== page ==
In Fantastic Factories, the players will be competing to earn the most victory points (VP) by the game’s end. At the beginning of each round, players will take turns selecting cards from a lineup to add to their hand. Once the players have selected their cards, they simultaneously roll their dice and assign them to the locations in their player areas to produce resources and goods. These are used, in turn, to pay the costs associated with the various functions printed on the cards in their tableau to produce VP or save up for the purchase of more cards in future rounds.
The game goes on like this until one of the end conditions is met and then the players tally up their final scores. The player with the most VP is declared the victor.
This is, of course, a very high level overview of Fantastic Factories. If you’d like to know more about how to play the game, continue reading. Otherwise, feel free to skip ahead to the Thoughts section to see what I think.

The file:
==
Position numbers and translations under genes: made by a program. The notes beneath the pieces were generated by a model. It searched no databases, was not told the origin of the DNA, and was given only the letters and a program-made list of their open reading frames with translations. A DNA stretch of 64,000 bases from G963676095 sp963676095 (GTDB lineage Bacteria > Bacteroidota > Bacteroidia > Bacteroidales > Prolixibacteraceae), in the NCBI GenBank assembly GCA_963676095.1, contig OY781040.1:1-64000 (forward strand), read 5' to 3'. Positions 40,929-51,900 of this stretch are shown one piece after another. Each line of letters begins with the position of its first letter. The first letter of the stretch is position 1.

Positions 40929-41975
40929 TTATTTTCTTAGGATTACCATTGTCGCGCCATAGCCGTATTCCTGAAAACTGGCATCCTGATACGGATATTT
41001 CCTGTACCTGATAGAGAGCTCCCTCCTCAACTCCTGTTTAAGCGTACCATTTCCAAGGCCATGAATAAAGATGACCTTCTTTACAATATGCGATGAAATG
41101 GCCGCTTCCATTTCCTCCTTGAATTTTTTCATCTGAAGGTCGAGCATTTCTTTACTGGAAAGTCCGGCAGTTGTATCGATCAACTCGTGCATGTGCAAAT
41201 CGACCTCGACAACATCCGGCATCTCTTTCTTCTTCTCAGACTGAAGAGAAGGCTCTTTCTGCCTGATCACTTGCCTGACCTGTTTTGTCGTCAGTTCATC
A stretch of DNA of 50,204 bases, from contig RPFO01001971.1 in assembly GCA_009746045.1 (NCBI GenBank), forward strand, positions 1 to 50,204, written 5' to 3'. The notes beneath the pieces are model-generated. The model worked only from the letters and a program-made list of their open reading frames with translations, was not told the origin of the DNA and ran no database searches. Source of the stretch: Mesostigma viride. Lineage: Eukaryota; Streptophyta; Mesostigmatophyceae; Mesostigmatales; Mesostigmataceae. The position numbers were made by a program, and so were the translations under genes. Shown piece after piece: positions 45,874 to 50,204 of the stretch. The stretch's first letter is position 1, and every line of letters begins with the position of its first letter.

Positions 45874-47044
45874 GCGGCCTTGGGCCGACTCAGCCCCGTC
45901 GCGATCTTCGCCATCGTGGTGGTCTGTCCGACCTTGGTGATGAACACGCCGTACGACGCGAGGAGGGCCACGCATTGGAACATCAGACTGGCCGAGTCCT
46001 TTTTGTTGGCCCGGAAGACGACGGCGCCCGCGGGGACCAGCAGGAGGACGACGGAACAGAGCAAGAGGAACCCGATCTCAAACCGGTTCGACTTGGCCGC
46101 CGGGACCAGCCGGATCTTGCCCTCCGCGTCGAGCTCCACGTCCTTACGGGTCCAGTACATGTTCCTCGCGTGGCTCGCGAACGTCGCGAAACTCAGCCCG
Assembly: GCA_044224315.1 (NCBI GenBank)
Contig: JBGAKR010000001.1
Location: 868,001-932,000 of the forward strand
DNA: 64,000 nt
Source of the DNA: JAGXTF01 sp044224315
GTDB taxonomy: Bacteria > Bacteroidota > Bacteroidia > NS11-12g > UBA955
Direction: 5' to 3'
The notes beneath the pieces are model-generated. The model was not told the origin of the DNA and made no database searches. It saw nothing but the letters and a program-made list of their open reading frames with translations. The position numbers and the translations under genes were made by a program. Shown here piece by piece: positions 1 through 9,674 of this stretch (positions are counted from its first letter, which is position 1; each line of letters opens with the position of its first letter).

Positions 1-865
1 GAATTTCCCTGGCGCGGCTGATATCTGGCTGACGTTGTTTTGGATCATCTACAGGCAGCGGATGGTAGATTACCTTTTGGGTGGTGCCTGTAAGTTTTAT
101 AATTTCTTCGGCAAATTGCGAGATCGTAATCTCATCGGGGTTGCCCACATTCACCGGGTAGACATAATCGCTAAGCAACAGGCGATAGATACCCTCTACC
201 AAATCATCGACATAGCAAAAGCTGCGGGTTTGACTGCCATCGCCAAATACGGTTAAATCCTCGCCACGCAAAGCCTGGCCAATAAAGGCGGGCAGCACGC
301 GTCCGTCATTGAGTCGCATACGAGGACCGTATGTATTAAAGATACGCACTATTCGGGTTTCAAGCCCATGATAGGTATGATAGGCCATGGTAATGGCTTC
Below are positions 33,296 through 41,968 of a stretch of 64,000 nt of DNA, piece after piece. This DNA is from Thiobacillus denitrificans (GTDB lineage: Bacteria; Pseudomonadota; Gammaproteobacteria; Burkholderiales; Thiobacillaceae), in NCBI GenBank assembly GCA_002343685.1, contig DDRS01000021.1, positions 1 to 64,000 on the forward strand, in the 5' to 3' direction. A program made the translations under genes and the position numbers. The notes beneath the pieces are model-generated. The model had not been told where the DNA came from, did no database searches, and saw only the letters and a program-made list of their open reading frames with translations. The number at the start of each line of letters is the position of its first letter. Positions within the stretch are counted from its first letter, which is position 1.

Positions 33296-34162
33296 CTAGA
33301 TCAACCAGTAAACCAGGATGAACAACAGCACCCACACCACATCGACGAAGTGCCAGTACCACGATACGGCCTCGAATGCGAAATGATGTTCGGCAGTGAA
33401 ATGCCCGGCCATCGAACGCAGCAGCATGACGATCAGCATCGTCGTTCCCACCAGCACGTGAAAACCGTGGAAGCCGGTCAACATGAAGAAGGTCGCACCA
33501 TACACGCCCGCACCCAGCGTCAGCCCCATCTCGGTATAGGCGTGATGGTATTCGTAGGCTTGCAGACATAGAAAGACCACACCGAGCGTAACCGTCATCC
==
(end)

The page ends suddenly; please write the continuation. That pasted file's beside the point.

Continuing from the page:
Setting up a game of Fantastic Factories is pretty easy. First, each player is given a Headquarters board, a player aid, 2 Energy tokens, 1 Metal token, and all 4 dice of a single color. Next the Blueprint cards are shuffled to form a deck. This is placed in the middle of the table face down and 4 cards from the deck are placed face up beside it. From the remainder of the deck, each player will be given 4 randomly drawn cards which they should keep secret.
Next, the Contractor cards are shuffled to form a deck and this is placed face down above the Blueprint deck. Then 4 cards are drawn from it and placed above the previously drawn Blueprint cards. Next, the 4 Tool Label tokens are randomly placed above each of the face up Contractor cards. Everything else – the extra Metal and Energy tokens, the Goods tokens (which come in two different values: 1 and 2), and the white dice – is placed close by in a ready supply.